- Development & Aid
- Economy & Trade
- Human Rights
- Global Governance
- Civil Society
Thursday, February 11, 2016
- Pakistan may have low prevalence of HIV/AIDS, with only about 9,000 officially confirmed cases, but the country is at high risk, particularly due to a growing number of injecting drug users (IDUs), say experts.
Of the country’s 180 million people, 420,000 are IDUs according to the Drug Use in Pakistan survey conducted last year.
“IDUs contract HIV by sharing infected syringes. We are afraid that HIV/AIDS can spread to the general population through them,” Syed Mohammad Javid, manager of the National AIDS Control Programme (NACP) told IPS.
He said the easy availability of heroin from nearby Afghanistan, where large swathes of land are under poppy cultivation, has become a pressing problem for Pakistani cities. Peshawar, capital of the northern Khyber Pakhtunkhwa province, is one such place.
“Twenty percent of IDUs have tested positive for HIV/AIDS in Peshawar, which is alarming,” he said, citing a study conducted by the Canadian International Development Agency (CIDA) in collaboration with the NACP in 2010.
A similar study in 2008 had put the figure at 13 percent, Javid said, pointing out that HIV/AIDS prevalence is increasing.
He said Pakistan has officially declared 9,000 confirmed cases of HIV/AIDS. But the World Health Organisation (WHO) estimates that the actual number could well be more than 100,000.
Javid said in 2010 the World Bank had stopped funding free services for HIV infected drug addicts as the money had to be diverted for use in flood-hit areas. This compounded the problem, he said.
Dr Abdul Hameed, a WHO medical officer, is deeply concerned over the sharp rise in HIV/AIDS cases among IDUs because there is no official detoxification and rehabilitation programme in the country.
Hameed said the health department and donor agencies used to believe earlier that HIV/AIDS had no local source in Pakistan, and blamed an HIV positive immigrant population deported from the United Arab Emirates and other countries.
“A WHO study has proved that the infection has potential local source, namely IDUs, which warrants administrative support to addicts at antiretroviral therapy (ART) centres,” Hameed said.
Pakistan has set up 13 ART centres in collaboration with the WHO where around 5,000 patients have received treatment so far.
Oussama Tawil, UNAIDS country coordinator for Pakistan and Afghanistan, told IPS that a high incidence of HIV/AIDS among IDUs in Peshawar had alarmed UN agencies.
“The number of IDUs who share syringes has increased from 500 to 1,800 in the city over the last three years,” he said. The situation is also dismal in other Pakistani cities such as Karachi, Faisalabad, Sukkur, Larkana, Lahore and Rawalpindi, he said.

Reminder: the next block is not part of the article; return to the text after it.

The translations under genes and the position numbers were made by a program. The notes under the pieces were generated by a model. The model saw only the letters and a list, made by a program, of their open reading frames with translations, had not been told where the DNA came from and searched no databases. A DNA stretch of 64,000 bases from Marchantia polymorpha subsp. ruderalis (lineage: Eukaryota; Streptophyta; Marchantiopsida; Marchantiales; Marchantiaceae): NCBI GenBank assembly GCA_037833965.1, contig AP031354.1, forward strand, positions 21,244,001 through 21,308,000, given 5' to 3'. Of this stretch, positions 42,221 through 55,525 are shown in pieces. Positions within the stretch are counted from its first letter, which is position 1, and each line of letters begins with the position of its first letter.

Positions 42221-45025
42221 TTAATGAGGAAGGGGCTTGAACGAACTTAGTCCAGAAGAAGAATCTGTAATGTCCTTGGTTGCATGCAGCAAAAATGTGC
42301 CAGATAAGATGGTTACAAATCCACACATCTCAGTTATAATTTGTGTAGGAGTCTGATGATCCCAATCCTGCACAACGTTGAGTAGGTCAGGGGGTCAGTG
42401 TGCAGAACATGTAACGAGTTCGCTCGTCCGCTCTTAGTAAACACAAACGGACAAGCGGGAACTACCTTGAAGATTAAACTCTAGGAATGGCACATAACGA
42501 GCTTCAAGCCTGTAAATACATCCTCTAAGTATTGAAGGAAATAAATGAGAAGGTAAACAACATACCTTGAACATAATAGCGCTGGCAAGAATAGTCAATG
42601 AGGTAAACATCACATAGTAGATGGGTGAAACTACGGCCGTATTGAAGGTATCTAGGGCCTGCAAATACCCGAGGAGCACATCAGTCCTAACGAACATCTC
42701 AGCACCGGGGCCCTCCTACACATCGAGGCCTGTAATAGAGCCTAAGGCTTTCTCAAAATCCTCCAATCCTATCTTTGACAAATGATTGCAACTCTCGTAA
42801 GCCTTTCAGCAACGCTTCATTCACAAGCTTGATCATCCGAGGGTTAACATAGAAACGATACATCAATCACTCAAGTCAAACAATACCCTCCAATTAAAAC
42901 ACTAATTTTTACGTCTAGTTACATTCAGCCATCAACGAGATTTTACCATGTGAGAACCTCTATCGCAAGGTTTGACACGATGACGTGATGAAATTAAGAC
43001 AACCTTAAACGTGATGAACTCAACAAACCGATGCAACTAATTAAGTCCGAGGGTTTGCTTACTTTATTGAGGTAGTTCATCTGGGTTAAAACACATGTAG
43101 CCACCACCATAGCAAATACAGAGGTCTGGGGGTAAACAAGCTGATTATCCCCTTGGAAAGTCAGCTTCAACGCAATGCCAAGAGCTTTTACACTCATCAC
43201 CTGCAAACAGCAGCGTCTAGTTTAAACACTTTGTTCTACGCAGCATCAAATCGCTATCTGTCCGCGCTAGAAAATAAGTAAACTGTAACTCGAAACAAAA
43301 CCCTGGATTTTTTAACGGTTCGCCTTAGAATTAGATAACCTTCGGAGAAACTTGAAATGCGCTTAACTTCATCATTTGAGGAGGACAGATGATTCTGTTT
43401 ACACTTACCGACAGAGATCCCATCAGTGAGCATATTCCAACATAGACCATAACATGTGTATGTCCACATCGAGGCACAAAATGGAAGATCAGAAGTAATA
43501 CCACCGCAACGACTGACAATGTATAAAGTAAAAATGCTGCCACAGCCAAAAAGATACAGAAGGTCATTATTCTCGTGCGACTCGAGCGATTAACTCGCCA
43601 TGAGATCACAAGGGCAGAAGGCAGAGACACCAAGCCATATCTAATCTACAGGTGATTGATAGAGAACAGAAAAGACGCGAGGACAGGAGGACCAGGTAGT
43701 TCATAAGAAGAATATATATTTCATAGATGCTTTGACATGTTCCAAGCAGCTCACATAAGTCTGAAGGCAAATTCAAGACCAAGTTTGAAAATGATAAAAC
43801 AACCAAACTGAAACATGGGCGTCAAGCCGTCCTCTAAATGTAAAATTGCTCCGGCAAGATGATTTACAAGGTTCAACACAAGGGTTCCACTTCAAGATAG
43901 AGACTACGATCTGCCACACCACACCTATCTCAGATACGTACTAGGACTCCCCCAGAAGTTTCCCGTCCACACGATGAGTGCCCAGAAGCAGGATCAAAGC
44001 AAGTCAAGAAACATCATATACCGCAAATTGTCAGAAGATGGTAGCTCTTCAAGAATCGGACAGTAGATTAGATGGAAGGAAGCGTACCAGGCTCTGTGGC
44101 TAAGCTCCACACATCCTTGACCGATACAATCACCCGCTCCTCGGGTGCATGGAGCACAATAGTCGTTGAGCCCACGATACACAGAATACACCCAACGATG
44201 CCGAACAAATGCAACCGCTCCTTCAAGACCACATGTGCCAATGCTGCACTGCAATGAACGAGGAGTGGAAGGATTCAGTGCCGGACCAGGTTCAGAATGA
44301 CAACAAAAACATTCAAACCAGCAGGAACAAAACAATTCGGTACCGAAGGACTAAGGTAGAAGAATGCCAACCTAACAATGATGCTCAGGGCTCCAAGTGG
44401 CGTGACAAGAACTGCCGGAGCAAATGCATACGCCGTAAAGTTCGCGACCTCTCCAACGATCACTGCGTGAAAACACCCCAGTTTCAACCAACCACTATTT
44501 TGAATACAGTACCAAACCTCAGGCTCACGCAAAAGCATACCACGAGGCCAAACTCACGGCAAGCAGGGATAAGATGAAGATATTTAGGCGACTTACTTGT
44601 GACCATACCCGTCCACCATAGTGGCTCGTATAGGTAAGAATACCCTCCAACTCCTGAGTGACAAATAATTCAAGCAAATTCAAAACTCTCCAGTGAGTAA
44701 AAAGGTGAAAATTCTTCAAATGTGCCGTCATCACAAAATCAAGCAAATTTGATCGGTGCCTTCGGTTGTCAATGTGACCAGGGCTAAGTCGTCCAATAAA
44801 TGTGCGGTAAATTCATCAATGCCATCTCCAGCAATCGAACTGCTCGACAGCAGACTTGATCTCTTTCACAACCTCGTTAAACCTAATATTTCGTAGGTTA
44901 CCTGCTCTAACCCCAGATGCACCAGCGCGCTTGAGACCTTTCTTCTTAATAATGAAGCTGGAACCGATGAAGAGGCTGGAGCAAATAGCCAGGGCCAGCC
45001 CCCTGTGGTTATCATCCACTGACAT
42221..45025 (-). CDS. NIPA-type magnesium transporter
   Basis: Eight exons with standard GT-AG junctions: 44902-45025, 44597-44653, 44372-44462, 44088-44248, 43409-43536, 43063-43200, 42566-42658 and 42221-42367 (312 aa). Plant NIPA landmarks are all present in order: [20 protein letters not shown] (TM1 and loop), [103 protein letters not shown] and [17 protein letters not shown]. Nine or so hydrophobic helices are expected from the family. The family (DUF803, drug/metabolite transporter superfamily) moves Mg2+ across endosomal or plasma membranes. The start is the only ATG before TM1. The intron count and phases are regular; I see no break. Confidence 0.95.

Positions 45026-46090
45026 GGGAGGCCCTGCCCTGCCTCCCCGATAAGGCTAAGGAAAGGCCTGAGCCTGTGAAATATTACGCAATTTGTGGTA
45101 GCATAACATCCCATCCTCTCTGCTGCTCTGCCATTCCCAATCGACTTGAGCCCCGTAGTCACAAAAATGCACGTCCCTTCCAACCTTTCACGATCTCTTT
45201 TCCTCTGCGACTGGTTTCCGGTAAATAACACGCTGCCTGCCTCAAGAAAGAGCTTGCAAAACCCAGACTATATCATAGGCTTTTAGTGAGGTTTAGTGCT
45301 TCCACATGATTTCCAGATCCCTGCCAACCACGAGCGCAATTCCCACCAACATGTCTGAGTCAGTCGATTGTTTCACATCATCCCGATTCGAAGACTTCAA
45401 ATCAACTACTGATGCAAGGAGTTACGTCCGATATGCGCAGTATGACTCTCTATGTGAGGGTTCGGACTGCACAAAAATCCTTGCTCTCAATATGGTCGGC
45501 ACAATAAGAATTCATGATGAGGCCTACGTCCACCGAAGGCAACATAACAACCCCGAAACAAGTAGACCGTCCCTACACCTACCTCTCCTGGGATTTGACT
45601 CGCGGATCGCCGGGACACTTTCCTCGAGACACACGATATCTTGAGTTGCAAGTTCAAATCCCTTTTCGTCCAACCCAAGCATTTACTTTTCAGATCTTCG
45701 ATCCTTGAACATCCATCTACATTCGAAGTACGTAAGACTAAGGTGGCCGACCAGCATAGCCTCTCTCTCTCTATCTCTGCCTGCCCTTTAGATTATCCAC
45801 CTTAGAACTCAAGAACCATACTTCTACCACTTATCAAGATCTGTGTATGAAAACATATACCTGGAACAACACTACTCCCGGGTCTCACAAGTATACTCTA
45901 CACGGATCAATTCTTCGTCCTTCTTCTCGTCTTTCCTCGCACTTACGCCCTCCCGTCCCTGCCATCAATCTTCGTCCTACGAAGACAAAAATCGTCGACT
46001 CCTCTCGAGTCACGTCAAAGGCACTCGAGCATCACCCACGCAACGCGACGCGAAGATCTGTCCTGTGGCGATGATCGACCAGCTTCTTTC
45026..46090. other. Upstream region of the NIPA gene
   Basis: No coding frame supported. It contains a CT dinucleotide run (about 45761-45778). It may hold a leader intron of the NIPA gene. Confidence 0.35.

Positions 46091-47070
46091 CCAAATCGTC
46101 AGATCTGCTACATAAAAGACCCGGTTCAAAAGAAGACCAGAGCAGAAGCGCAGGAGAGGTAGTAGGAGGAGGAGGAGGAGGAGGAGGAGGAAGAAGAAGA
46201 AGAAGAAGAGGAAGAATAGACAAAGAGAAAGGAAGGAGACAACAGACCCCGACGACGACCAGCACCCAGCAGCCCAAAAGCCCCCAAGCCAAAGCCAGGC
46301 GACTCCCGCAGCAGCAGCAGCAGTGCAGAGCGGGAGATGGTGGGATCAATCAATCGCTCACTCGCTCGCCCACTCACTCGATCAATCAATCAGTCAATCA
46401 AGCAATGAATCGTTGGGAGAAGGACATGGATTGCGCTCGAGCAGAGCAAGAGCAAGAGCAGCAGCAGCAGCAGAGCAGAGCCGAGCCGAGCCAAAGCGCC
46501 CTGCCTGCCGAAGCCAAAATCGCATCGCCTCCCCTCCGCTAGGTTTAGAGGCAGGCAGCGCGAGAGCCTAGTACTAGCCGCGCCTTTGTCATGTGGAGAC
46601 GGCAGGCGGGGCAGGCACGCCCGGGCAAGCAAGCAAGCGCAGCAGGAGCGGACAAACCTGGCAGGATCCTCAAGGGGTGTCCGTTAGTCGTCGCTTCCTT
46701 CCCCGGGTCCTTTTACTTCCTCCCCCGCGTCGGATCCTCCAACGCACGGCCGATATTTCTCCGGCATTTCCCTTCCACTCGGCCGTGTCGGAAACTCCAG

“In 2007, Pakistan had an estimated 90,000 IDUs and the number has now risen to around 500,000,” Tawil said.
UNAIDS is in the process of establishing 20 wards for detoxification and rehabilitation of IDUs. NGOs will locate IDUs and bring them to the wards for detoxification. Those with HIV will be taken to ART centres for treatment, Tawil said.
NGOs have also been tasked with implementing the UN’s needle exchange programme under which IDUs will be given sterilised needles to end the use of contaminated ones and prevent the human immunodeficiency virus (HIV) from spreading, he said.
This is a pilot programme for Peshawar and will be launched in other cities later.
After detoxification, the IDUs will be counselled and tested at ART centres so that they don’t go back to narcotics, Tawil said.
The 2013 survey, Drug Use in Pakistan, jointly conducted by the Narcotics Control Division, Pakistan Bureau of Statistics and UN Office on Drug and Crime (UNODC), shows that around 4.25 million people in the country are drug dependent.
Mian Zulqernain Amir, joint secretary of the Narcotics Control Division, told IPS that in the last 12 months only 30,000 adult drug users had access to treatment, mostly at private centres run by NGOs.
“However, we now have baseline information on the prevalence and pattern of drug use among the population and we are taking steps, in collaboration with the UN and NGOs,” he said.
The survey on Drug Use in Pakistan showed that cannabis was the most commonly used drug in Pakistan, with four million people listed as users. Opium and heroin were used by about one percent of drugs users. The highest levels of heroin use was seen in provinces bordering poppy cultivating areas in Afghanistan.